Wednesday, June 11, 2014

Why Roads Are Here To Stay (Part 2)

The Route 72 sidepath, difficult to see in this photo due to cars parked over it, was long ago abandoned by DelDOT. It provides one of a very few centrally located, safe crossings of I95. Because the road has no shoulder, the majority will still favor the path over the lane of high speed traffic - even if it means weaving through parked cars.

We conclude this series with Part 2, why on-road bicycle advocacy is critical in any Bicycle-Friendly City or State (Part 1 HERE).

Minus a webbing of abandoned railroad ROWs (right of ways), or an amicable relationship with active railroad companies to provide Rail with Trail opportunities, little exists in Delaware for real pathway continuity. The Newark to Wilmington Pathway, touted by Bike Delaware as a "Bicycle Highway" will be anything but fast and direct. DelDOT will try and cobble together existing MUPs, utility ROWs, and other open spaces in order to link the two cities. As cited in the feasibility study, segments are likely to see more use for local trips - less for commuting between the two cities. The popular choice among intermediate to advanced bicyclists will continue to be direct on-road connections, and these too deserve representation by advocates.

Project Timelines
The timeline for completion of bike path facilities is often measured in decades, even when an existing ROW is available. With an abandoned rail bed almost fully in tact, the Pomeroy Trail in Newark took over 10 years to complete. One can only guess what kind of timeline is expected on the Wilmington to Newark Pathway, where environmental impacts and private property constraints will weigh heavily. These issues - taking years to sort - can even arise where established ROW already exists.

Value for the Dollar
According to the Pedestrian and Bicycle Information Center, the cost of a 5' on-street bicycle lane can range from approximately $5,000 to $535,000 per mile, with an average cost around $130,000. The costs can vary greatly due to differences in project specifications and the scale and length of the treatment. On the other hand, bike paths cost vastly more to build and maintain. In an October 2013 blog post, we revealed spending of nearly $2M to complete a 1/4 mile section of the Northern Delaware Greenway along Talley Road. A protected bike lane could have served a similar purpose, at a small fraction of the cost.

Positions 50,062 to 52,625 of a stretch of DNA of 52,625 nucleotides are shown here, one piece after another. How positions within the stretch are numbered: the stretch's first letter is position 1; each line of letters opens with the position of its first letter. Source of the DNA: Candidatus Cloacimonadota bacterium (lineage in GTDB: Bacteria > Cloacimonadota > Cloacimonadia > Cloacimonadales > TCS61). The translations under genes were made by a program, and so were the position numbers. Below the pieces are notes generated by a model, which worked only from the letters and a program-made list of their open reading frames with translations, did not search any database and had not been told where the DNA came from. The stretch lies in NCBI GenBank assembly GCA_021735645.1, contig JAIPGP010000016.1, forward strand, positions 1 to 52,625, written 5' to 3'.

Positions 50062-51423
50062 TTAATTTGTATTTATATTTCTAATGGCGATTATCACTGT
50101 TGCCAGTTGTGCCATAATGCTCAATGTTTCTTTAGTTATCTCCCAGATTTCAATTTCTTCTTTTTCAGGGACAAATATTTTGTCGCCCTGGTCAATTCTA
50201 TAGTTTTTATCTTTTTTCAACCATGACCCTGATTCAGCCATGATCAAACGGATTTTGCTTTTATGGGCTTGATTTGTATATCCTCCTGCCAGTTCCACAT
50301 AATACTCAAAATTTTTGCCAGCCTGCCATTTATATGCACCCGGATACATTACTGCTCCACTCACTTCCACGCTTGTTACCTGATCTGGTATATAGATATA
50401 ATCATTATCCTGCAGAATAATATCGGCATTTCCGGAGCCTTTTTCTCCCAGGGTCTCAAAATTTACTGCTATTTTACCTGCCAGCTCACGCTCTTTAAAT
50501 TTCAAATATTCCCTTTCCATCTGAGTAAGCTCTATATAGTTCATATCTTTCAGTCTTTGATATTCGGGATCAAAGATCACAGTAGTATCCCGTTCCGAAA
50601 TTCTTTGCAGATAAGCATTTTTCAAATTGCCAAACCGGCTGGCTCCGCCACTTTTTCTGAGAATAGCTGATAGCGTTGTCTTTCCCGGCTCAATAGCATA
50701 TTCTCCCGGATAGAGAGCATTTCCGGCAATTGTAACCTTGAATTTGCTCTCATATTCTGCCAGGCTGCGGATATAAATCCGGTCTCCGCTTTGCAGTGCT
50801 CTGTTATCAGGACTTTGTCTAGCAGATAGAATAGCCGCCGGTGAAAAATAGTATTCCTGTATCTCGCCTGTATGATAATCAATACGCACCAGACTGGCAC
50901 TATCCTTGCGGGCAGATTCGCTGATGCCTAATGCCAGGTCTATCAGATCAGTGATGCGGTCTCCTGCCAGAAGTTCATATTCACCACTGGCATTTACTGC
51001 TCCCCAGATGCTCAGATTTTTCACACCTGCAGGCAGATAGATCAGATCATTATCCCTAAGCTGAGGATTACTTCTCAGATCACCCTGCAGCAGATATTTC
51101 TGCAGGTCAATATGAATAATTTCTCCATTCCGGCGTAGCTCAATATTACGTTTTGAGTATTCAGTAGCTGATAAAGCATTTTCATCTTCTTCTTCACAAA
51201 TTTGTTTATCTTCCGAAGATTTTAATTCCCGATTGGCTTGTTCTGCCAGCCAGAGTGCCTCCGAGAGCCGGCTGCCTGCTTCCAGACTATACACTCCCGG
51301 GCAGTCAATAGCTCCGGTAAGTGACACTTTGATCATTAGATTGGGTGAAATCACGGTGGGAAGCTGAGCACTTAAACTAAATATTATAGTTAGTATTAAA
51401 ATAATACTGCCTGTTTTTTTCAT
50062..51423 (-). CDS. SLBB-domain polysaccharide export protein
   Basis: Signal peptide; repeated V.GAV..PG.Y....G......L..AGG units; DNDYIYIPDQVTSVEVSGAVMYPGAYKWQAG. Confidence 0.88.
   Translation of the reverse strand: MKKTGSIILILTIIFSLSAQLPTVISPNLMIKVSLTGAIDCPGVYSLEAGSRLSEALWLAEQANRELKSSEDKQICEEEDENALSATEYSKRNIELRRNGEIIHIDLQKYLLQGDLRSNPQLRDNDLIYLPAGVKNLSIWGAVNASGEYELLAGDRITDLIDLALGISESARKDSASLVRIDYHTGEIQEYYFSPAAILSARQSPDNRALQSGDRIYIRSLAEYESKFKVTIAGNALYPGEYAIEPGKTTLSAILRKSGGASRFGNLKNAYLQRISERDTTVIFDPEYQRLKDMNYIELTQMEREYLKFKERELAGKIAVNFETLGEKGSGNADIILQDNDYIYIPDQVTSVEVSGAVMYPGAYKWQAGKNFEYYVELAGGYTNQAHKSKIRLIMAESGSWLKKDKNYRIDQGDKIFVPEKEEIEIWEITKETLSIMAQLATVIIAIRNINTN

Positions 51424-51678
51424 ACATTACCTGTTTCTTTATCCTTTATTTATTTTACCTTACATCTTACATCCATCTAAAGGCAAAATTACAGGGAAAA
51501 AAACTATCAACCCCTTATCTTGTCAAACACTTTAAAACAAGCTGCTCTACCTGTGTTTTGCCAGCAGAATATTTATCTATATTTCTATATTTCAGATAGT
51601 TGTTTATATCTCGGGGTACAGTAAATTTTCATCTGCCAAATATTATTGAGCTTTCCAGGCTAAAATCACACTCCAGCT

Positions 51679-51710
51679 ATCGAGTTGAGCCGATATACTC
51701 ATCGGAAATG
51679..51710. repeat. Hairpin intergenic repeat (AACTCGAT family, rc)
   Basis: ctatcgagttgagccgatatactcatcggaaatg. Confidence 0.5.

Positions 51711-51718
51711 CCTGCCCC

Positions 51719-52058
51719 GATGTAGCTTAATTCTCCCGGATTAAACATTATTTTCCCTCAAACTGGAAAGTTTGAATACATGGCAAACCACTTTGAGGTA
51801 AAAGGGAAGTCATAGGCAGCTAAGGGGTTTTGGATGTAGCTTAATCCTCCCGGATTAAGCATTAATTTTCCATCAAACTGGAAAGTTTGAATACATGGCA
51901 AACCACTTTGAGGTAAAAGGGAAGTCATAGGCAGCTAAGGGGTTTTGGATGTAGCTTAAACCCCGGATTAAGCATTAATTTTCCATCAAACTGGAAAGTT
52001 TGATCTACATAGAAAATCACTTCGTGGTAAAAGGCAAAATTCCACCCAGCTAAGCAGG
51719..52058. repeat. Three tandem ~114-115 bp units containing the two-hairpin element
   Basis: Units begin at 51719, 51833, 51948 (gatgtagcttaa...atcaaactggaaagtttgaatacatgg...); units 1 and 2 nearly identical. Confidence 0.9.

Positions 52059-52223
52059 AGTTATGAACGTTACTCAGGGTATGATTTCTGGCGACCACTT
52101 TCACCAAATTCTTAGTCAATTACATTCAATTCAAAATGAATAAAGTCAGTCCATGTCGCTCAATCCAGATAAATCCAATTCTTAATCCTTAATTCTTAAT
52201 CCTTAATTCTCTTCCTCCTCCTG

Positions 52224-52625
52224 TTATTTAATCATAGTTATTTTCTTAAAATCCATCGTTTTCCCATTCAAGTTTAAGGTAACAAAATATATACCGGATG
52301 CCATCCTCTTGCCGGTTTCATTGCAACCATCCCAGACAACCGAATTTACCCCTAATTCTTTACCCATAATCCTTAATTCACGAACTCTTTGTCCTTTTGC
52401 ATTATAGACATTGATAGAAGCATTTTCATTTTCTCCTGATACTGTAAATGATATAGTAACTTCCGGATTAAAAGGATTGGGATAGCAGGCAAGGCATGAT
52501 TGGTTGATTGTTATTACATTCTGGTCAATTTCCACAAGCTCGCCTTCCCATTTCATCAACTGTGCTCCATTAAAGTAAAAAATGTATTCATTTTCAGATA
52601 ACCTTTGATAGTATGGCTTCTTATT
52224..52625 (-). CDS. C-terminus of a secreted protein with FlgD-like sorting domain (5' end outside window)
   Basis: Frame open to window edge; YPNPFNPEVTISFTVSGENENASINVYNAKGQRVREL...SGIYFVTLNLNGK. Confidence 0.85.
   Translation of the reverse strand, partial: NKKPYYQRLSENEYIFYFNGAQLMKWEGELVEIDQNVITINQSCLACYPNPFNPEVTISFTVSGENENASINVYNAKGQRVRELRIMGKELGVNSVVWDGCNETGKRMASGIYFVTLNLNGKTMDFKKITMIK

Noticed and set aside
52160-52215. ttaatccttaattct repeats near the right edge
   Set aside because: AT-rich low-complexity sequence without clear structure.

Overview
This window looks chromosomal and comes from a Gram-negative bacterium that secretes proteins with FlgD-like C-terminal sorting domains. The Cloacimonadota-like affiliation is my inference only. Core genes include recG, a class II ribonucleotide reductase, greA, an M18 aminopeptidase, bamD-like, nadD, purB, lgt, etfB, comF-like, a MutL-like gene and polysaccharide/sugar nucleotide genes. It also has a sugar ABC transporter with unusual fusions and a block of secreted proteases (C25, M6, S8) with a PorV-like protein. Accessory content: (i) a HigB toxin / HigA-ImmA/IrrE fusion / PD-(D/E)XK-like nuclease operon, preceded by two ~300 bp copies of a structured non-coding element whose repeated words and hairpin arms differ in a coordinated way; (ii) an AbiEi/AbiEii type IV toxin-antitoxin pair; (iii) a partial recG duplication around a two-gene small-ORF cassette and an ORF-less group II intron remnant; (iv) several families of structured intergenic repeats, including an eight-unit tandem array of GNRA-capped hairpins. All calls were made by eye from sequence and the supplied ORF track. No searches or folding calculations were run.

On-Road Safety Compromised
A near total emphasis on segregated bicycle facilities can impede the work of advocates who are seeking to improve on-road safety. A 2013 PSA that bicyclists are granted equal rights as drivers was withdrawn when Bike Delaware's Executive Director contacted DelDOT in opposition. It should be noted that Bike Delaware's signature project - funding for Trails and Pathways - finds support among legislators who are weary of bicyclist's using public roads and highways. That our State's primary advocacy organization (according to LAB) is discounting roads as viable and safe for bicycling (including minor arterials which most often serve as the only alternative) is certain to feed this bias.

Environmental Impact
Adding miles of 10' wide asphalt adds more impermeable surface, and more run-off, which only contributes to worse flooding and erosion. On the other hand, both standard and protected bike lanes take advantage of existing infrastructure. Most arterial and secondary roads in Delaware can be greatly improved for biking, given overly generous lane and shoulder widths.

In Summary
Segregated bicycle infrastructure is a major component in any bicycle-friendly environment, and worthy of our enthusiastic support. But it shouldn't be the only focus. The most bicycle-friendly places here and abroad take a holistic approach, by including on-road bicycle facilities as part of the overall network. Anything less will impede the bicycle as a truly viable transportation alternative.

3 comments:

  1. Frank, I agree with you completely. We need to give more emphasis to riding safely on our existing network of roads.

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  2. Absolutely. And after experiencing the mode share in Dublin, and what they've done with their road infrastructure and public campaigns to accommodate and encourage cyclists, especially considering that their roads are much narrower and more difficult to modify than ours, I couldn't agree more.

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